When we moved into our current property it came complete with a basketball hoop mounted to a water tank. The hoop had been raised to a height that would probably challenge most NBA players, never mind us mere mortals. Well maybe just short NBA players. Probably not Steph Curry though… That guy has game. Anyways, I digress…
The improbable height of this hoop didn’t put off a then 2-year-old Jono, who made a bee-line to it with his trusty Lightning McQueen ball in hand.
He spent the next 15 minutes, what must have felt like weeks in his 2-year-old mind, trying to score. In reality he couldn’t even throw the ball a quarter of the way up, which prompted me to tell him:
“You are dreaming my man!“
He didn’t care. He just kept eyeing up that hoop and firing away. It was cute and inspiring at the same time.
Fast-forward to today and this same trait remains strong in Jono. He has the capacity to dream big. To dream well beyond his capabilities. If you’ve read my blog before you’d know that I coached his Rugby team this year. Leading up to every game day Jono is practically bubbling over with excitement.
“I’m going to score 100 tries! I’m going to get all of the rips! I’m going to win the trophy!” –Jono on the way to every game
The inconvenient truth is that in the 12 games we’ve played so far this season he hasn’t scored a try or gotten a rip yet (he’s getting closer though!). We have 4 games left, my fingers are firmly crossed.
He doesn’t let these boring facts get in the way of his dreams though and every week he builds himself back up again.
Sometimes he goes overboard and psychs himself out a little. Or a lot. That’s ok. Living up to our own expectations isn’t always an easy thing, if we set them high enough!
What always amazes me is that, given the right environment, these setbacks are so temporary it’s not funny. Children have a inherent resilience that we easily forget as we get older.
As parents we are the biggest risk to our children’s natural desire to dream. To dream really big. To chase those dreams and to keep picking themselves up when they come up short. It’s up to us to cultivate the dreamer, to support the attempt and be there to help them pick up the pieces if (more likely when) it all goes horribly wrong.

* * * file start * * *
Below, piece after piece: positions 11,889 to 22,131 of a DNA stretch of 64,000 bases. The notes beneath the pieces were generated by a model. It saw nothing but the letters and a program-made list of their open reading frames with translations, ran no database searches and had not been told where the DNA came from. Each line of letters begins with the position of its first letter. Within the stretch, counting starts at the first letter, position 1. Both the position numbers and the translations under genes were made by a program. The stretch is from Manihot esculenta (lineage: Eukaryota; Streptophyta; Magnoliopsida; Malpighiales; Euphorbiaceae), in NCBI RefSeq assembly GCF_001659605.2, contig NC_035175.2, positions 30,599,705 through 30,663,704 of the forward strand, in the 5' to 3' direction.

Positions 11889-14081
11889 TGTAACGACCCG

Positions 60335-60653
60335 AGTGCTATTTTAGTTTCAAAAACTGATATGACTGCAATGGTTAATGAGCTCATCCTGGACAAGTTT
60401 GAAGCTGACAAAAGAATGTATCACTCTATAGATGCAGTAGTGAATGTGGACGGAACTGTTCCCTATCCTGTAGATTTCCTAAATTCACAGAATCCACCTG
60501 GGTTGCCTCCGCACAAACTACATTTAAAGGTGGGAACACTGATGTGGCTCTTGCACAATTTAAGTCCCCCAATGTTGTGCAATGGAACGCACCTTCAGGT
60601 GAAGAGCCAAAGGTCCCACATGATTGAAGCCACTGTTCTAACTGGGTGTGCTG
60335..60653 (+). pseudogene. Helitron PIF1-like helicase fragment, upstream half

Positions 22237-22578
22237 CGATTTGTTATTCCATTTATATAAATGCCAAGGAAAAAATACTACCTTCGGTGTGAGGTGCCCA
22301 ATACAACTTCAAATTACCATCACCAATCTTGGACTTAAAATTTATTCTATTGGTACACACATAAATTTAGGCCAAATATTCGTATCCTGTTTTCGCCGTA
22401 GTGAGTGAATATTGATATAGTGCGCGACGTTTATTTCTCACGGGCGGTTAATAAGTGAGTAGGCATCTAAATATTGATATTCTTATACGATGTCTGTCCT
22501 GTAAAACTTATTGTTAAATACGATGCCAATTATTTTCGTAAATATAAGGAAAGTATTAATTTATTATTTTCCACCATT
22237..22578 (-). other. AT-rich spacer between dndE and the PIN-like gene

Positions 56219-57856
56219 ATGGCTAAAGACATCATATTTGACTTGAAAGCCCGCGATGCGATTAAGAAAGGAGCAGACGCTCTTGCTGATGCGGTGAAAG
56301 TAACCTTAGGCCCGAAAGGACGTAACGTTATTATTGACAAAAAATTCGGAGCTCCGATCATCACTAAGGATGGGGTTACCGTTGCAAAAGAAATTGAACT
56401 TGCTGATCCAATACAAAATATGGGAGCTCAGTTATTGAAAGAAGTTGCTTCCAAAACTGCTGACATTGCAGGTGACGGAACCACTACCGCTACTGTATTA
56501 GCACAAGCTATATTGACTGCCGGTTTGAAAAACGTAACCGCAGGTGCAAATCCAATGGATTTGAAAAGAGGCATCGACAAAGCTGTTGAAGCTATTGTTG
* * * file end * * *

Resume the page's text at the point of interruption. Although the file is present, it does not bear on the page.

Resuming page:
Dreaming big, like way beyond our capacity to achieve, isn’t a bad thing. It drives us to be better than we are today. Dreams, big or small, are the stuff of achievement. They are the fuel that run the machine, and the reason we get out of the bed in the morning. They can be more infectious than the most lethal virus.
The problem is that few of us retain the ability to dream big as we age. We shelve dreams in favour of simpler more attainable goals. Things like “I’d love a sleep-in this weekend.” or (while looking at your stirring baby, as I am right now…) “Please, please, please don’t wake up for another 5 minutes“. Little things seem a whole lot more important as the crushing reality of commitments, responsibility and “being a grown-up” take their toll.
It’s not that we can’t dream big anymore, it’s that we’ve forgotten how.
The sad truth is that we don’t even realise that it’s happened!
This was rammed home to me this week when Jono brought me a list of things he wanted to be when he grew up. I’m not going to spoil the surprise in this post because it ties in nicely with my next one (“The Imagination Station” – watch this space). Lets just say that it had a job listed for every day of the week. Not one of them is going to be an easy task, never mind seven careers at once.
My initial thoughts were cynical, “yeah right…” But then I reminded myself hey, Dream Big!
So what am I trying to say with all of this ramble?
Take a moment out from your hectic day. Try to remember what it was like to dream big, without the constraints of reality. Give it another go. Find a dream to chase.
And if you’re struggling to find one of your own, borrow one from a child and try it on for size… See if it prompts some subconscious muscle-memory back into life.
And don’t worry about stealing one – children have enough to go around!
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